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Fairly new to this house and I have a large open vent in our basement that is letting a lot of cold air in. The diameter is 8-9 inches. The inside duct is connected directly to the outside vent screen in the second image.

It is in the furnace/utility room. The furnace and water heater both consume gas. Will blocking it impact carbon monoxide levels in the basement?

Here is what it looks like inside and out.

enter image description here enter image description here

  • Thanks everyone for the comments and responses! I've had CO sensors in the house since we moved in and I will keep this open to prevent any dangerous CO buildup. As suggested, I will also insulate and seal this room off from the rest of the basement to isolate the cold air. – vizyourdata Jan 9 '18 at 19:17
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As others have mentioned, that's almost certainly a combustion air vent. Your appliances consume air from the utility room, and that air must be replaced, otherwise safety problems can develop.

There's a couple different things you can do about it.

  • Switch to all sealed combustion or electric appliances. This is what I did, 90% AFUE furnace has its own intake snorkel, and an electric water heater.

  • It's possible, though I don't know if it's allowed, to put a damper on the combustion air intake that opens whenever an appliance fires up. However this mechanism could fail, or pilot lights may consume too much air to close the intake.

  • Seal off the utility room. You're allowed to box the appliances into a tiny utility closet, if you follow certain rules (I think you need two intakes, one high and one low) and if you air seal it and insulate it, cold air won't get in to the rest of the house.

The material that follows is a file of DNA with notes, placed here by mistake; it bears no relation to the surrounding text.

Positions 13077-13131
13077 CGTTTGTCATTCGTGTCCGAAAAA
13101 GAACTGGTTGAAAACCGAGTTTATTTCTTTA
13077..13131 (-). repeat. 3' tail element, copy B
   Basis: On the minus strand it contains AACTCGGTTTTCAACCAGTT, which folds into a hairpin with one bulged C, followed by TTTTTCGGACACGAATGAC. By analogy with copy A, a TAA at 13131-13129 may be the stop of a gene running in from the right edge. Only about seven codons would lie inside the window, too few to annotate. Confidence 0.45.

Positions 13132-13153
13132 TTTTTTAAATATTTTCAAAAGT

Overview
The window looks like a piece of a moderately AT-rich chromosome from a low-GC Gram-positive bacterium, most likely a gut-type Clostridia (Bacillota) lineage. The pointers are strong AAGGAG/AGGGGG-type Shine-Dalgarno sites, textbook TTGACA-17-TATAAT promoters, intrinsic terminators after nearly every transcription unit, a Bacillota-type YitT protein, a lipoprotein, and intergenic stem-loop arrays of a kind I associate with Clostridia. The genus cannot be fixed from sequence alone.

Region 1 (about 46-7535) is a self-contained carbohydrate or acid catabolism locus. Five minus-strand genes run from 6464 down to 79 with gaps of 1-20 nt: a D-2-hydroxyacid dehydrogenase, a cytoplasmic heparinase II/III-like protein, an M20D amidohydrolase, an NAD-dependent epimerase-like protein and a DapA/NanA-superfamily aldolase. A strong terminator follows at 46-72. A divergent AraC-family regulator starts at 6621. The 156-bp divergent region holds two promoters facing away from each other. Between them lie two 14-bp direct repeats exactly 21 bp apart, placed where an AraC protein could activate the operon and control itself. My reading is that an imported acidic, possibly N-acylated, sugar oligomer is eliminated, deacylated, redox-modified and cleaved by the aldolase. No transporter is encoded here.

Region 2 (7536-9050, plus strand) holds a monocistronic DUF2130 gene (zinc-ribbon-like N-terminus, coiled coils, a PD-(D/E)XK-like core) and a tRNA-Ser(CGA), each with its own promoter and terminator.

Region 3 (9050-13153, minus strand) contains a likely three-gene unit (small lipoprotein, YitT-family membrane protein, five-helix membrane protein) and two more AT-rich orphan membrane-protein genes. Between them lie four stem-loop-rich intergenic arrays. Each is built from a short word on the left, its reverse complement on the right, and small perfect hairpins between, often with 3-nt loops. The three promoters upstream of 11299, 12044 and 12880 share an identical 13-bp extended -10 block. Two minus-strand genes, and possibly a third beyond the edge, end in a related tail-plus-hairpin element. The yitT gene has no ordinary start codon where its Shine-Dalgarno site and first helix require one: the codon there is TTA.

Combustion air vents are pretty terrible for home efficiency, my old 6" vent was passively flowing 100-200cfm at all times, including the dead of winter.

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I believe the vent is for combustion air. If there is no fresh air to the furnace and water heater this could create serious problems both with carbon monoxide and inefficient operation. If you block the large vent air may be pulled in from the vents on the water heater and furnace causing a buildup of carbon monoxide and because of the reduced fresh air the gas may not be completely burn. Plugging the fresh air vent could be quite hazardous and cost in inefficiency.

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The furnace and water heater both consume gas. Will blocking it impact carbon monoxide levels in the basement?

Definitely it will impact carbon monoxide and not only that - the vent is REQUIRED by code.

Don't block it!

Buy an electric or heat pump water heater and furnace if it is too unbearable.